Vaccines are an essential tool for global health. Vaccination not only protects the individual but also helps limit disease spread. Developing and manufacturing vaccines is a complex undertaking, yet it’s only half the equation. Vaccines also need to be delivered to the patient in a way that maintains their efficacy. This is where the cold chain comes in.
Defining the Cold Chain
A cold chain is a set of tools and processes that guides the transport and storage of temperature-sensitive items. In a vaccine context, this involves maintaining a low enough temperature to protect potency—from the point of manufacture all the way to the patient’s arm.
How cold the cold chain is will vary. Most vaccines need to be kept in the range of 2-8⁰C. However, some must be stored at much lower temperatures. This includes the Moderna COVID-19 vaccine, stored between -50°C and -15°C, as well as the Pfizer-BioNTech COVID-19 vaccine, stored between -80°C and -60°C. Each of these can survive at a higher temperature, but only for a limited time before the quality degrades.
Vaccine Life Cycle
Extensive research, development, and testing is only the beginning of a vaccine’s lifecycle. It then needs to reach clinics and patients, sometimes on the other side of the world.
Vaccines leave a manufacturing facility and are first transported to a national location within the receiving country. From there, the vaccine supply is divided and distributed to various subnational points. A vaccine will then make its way to district points, and finally to service-delivery points. Here, it may be administered immediately or stored for future use.
For each of these steps—across continents and conditions—vaccines must be kept at a stable temperature or risk being rendered useless.
Cold Chain Equipment
The equipment required throughout the cold chain is extensive for any vaccine. Specific equipment needs will vary depending on the vaccine’s temperature needs.
Refrigerators are the most widespread type of storage, responsible for preserving many common vaccines such as those for meningitis, tetanus, hepatitis A, and hepatitis B. Refrigerators maintain the common temperature range of 2-8⁰C and come in various sizes.
Freezers work similarly but keep things even colder, with the exact temperature depending on the needs of the vaccine. Some, such as the MMR (measles, mumps, and rubella) vaccine, need to be kept between -50°C and 8°C. Others need to be kept far colder, requiring ultra-low temperature freezers that can maintain environments as low as -86°C.
Even after a vaccine safely arrives in a health clinic’s refrigerator or freezer, the journey may not be over. For the most remote populations, the nearest clinic could still be out of reach. In these cases, health workers may hand-delivery vaccines using special carriers and cooling technology to preserve efficacy along the way.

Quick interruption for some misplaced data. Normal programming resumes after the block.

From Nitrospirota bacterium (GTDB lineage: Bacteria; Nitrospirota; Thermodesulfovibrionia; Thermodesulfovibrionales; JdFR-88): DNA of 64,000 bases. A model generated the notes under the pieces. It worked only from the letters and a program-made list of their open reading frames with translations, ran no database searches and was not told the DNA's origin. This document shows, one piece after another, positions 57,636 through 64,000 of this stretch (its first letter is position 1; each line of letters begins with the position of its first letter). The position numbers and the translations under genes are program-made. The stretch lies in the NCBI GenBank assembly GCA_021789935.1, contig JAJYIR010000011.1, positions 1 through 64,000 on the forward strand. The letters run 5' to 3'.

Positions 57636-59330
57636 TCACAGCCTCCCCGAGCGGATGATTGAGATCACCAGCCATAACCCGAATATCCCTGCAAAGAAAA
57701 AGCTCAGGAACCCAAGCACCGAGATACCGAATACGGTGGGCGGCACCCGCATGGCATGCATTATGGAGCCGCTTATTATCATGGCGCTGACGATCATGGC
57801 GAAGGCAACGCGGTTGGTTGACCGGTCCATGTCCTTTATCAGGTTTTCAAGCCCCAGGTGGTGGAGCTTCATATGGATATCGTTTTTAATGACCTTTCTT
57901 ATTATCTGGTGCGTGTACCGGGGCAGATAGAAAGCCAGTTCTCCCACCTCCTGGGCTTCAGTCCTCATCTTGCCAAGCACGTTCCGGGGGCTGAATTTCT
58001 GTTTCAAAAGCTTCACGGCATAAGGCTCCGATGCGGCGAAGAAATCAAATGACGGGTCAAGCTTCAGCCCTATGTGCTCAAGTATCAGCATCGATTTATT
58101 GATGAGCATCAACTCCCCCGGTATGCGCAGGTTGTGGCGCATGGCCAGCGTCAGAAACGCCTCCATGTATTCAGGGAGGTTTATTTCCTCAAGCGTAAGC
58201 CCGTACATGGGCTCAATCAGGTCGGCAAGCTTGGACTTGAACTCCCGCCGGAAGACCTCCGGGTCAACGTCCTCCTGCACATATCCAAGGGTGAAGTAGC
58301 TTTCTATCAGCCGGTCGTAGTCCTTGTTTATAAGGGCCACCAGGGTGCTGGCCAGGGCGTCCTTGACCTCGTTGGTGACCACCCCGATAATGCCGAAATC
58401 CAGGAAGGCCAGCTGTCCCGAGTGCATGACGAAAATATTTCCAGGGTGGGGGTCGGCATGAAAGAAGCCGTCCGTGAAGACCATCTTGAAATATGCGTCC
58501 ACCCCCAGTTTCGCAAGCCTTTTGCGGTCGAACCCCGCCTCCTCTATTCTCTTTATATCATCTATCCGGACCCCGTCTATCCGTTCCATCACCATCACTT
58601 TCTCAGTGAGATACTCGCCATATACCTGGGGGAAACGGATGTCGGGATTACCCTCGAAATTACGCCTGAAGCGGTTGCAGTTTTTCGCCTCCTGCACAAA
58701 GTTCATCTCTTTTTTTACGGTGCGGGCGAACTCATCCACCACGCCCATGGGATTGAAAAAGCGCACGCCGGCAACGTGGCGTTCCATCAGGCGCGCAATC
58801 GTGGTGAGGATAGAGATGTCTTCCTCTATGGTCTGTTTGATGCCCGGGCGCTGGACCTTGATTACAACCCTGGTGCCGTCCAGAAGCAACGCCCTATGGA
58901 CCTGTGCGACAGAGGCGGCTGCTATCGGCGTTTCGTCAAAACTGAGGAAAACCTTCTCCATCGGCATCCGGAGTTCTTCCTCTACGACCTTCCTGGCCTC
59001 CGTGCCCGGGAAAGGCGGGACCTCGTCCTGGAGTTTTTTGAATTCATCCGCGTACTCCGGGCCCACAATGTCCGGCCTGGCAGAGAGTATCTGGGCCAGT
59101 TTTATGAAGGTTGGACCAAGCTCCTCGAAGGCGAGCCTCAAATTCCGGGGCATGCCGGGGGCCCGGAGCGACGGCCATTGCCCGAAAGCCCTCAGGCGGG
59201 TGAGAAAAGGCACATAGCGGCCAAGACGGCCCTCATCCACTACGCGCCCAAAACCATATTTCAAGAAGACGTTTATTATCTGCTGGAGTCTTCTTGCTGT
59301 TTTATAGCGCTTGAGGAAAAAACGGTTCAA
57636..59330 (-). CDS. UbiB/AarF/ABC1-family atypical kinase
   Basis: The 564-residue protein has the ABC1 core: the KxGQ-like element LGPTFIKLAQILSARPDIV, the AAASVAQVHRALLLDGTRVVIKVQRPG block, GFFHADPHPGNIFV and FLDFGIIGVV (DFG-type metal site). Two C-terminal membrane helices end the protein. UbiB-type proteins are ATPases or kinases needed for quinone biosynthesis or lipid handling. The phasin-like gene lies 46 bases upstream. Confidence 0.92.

Challenges in the Cold Chain
A functioning cold chain will maintain a precise, sometimes extremely low, temperature over time and distance. Getting a vaccine from one country to another can be complicated enough. Then there’s distributing it to all corners of the nation. Beyond these logistical challenges, there’s another major complication in the vaccine cold chain: energy.
Today, 1 billion people depend on health clinics that are unelectrified or under-electrified. Some lack grid connection entirely, while others experience frequent outages. Either scenario can impede vaccine access.
Increasingly, solar power is going where the grid hasn’t. From Haiti to Ghana, solar energy has proven a dependable source of full-clinic electrification. Where clinics remain unelectrified, standalone solar-powered vaccine refrigerators and freezers can fill the gap.
This technology has evolved over time. The first generation of solar-powered vaccine refrigerators combined solar panels with lead acid batteries to generate and store electrical energy. This greatly expanded vaccine access for off-grid people, but the systems would often experience battery failures, jeopardizing the vaccine stock. The next generation of refrigerators removed the battery from the system entirely, relying instead on high quality insulation to maintain cold temperatures even when the sun isn’t shining. These battery-free systems (known as “solar direct-drive” or “SDD”) vastly improved reliability.
The Solar Electric Light Fund (SELF) built upon this technology, spearheading the development of the first commercially available water-pack freezer, which keeps vaccines cold over long journeys to remote places. SELF also pioneered the first energy harvest control (EHC) system. The EHC draws on surplus energy produced by SDD refrigerators during peak sunlight hours, and diverts it for other productive uses, such as charging battery-operated lights and cellphones. In clinics without electricity, this extra bit of power can make a big difference.
These solutions make it possible for all people—rural or urban—to get vaccinated. However, more work is needed to fund and deploy this technology, especially in low-income places. Only then can we reach the last mile and build a cold chain that works for all.
SELF is a global leader in the fight against energy poverty. Since 1990, we’ve pioneered unique applications for solar energy, powering progress on food security, health care, education, gender equity, and more.
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